— Function: make-production symbol derives &key action action-form

Returns a production for non-terminal symbol with right-hand-side derives (a list of symbols). Action is the associated action, and should be a function; it defaults to #'list. Action-form should be a form that evaluates to action in a null lexical environment; if null (the default), the production (and hence any grammar or parser that uses it) will not be fasdumpable.

— Function: make-grammar &key name start-symbol terminals precedence productions

Returns a grammar. Name is the name of the grammar (gratuitious documentation). Start-symbol, terminals and precedence are as in define-grammar. Productions is a list of productions.

— Function: make-parser grammar &key discard-memos muffle-conflicts print-derives-epsilon print-first-terminals print-states print-goto-graph print-lookaheads

Computes and returns a parser for grammar grammar. discard-memos specifies whether temporary data associated with the grammar should be discarded. Muffle-conflicts, print-derives-epsilon, print-first-terminals, print-states, print-goto-graph and print-lookaheads are as in define-parser.

2.4 Conditions

CL-Yacc may signal warnings at compile time when it finds conflicts. It may also signal an error at parse time when it finds that the input is incorrect.

2.4.1 Compile-time conditions

If the grammar given to CL-Yacc is ambiguous, a warning of type conflict-warning will be signalled for every conflict as it is found, and a warning of type conflict-summary-warning will be signalled at the end of parser generation.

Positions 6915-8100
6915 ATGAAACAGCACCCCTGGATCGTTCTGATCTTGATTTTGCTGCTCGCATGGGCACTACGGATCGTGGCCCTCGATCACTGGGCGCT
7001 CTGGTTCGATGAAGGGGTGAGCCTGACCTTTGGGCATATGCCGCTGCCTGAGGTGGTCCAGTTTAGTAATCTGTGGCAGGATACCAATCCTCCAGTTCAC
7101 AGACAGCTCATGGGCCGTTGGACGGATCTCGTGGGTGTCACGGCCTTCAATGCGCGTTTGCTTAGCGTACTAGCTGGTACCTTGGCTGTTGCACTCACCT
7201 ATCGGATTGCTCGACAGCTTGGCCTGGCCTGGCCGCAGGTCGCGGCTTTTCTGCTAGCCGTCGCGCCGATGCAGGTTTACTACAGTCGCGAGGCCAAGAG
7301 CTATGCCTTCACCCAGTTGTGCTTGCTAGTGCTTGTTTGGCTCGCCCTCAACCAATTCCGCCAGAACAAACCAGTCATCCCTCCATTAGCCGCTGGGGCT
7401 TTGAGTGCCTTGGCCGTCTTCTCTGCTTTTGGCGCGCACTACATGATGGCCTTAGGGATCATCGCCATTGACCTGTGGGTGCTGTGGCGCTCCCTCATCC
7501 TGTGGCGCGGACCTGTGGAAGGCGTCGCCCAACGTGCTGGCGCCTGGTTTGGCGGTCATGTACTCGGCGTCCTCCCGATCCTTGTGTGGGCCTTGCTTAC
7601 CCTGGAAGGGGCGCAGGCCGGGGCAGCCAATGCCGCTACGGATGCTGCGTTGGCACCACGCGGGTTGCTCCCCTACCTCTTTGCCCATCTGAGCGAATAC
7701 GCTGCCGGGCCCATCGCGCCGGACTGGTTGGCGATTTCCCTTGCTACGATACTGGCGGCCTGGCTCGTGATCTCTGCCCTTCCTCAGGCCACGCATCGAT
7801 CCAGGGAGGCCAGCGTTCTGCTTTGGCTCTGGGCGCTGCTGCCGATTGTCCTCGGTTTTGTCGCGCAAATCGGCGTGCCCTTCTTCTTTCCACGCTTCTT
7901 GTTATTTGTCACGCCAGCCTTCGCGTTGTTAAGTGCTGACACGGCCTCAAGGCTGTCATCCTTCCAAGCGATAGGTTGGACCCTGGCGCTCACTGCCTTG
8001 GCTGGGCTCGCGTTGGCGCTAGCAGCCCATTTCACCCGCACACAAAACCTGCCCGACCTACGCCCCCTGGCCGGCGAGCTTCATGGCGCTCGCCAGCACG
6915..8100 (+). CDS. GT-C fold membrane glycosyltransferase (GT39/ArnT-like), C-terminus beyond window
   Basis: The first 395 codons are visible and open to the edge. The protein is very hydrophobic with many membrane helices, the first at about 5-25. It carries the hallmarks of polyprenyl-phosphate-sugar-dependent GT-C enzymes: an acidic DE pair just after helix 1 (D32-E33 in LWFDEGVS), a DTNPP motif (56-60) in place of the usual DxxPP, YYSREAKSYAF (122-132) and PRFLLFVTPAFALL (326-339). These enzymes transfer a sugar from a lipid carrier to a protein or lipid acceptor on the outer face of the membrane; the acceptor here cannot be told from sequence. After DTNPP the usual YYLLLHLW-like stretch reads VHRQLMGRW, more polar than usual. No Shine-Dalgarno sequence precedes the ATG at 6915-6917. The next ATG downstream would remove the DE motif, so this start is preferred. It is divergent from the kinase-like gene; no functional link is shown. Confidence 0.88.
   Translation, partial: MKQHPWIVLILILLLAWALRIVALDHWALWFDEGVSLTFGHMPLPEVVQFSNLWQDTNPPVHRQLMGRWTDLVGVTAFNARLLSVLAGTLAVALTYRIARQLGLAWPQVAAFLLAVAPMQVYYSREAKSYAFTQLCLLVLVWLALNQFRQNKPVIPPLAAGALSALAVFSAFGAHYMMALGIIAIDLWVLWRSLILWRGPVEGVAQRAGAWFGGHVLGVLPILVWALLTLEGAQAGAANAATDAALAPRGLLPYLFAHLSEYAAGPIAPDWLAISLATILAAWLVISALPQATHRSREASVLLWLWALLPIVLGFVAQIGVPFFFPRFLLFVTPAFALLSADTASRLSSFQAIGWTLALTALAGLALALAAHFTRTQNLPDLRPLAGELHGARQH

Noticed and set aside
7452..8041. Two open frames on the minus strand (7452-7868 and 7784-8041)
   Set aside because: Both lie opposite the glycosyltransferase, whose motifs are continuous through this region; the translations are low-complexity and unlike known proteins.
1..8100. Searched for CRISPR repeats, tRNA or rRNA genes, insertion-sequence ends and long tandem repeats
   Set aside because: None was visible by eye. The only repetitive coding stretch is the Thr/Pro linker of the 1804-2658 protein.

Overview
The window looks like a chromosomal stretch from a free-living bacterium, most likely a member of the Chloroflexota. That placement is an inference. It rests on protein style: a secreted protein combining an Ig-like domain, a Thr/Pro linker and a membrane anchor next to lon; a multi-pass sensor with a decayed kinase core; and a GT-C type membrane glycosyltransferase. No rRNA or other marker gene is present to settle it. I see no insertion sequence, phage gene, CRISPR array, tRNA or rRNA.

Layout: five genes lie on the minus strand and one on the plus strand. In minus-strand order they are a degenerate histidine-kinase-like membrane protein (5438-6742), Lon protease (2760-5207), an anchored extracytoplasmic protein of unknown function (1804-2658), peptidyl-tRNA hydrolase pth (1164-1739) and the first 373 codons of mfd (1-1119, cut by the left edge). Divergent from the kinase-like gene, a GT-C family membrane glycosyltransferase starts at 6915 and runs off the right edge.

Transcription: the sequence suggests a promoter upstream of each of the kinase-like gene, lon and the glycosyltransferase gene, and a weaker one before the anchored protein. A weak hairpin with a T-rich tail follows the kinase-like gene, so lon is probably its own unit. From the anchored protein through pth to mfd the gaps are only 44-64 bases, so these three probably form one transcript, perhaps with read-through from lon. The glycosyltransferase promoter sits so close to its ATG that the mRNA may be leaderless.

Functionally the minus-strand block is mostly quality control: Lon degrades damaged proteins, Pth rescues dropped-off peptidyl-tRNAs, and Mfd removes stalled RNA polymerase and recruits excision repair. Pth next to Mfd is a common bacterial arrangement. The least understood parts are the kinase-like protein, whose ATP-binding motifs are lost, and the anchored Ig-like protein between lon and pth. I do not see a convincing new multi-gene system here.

— Condition: conflict-warning kind state terminal

Signalled whenever a conflict is found. Kind is one of :shift-reduce or :reduce-reduce. State (an integer) and terminal (a symbol) are the state and terminal for which the conflict arises.

— Condition: conflict-summary-warning shift-reduce reduce-reduce

Signalled at the end of parser generation if there were any conflicts. Shift-reduce and reduce-reduce are integers that indicate how many conflicts were found.

— Condition: yacc-compile-warning

A superclass of conflict-warning and conflict-summary-warning, and a convenient place to hook your own condition types.

2.4.2 Runtime conditions

If the output cannot be parsed, the parser will signal a condition of type yacc-parse-error. It should be possible to invoke a restart from a handler for yacc-parse-error in order to trigger error recovery, but this hasn't been implemented yet.

— Condition: yacc-parse-error terminal value expected-terminals

Signalled whenever the input cannot be parsed. The symbol terminal is the terminal that couldn't be accepted; value is its value. Expected-terminals is the list of terminals that could have been accepted in that state.

— Condition: yacc-runtime-error

A superclass of yacc-parse-error, and a convenient place to hook your own condition types.

Acknowledgements

I am grateful to Antonio Bucciarelli, Guy Cousineau and Marc Zeitoun for their help with implementing CL-Yacc.

Copying

Copyright © 2005–2009 by Juliusz Chroboczek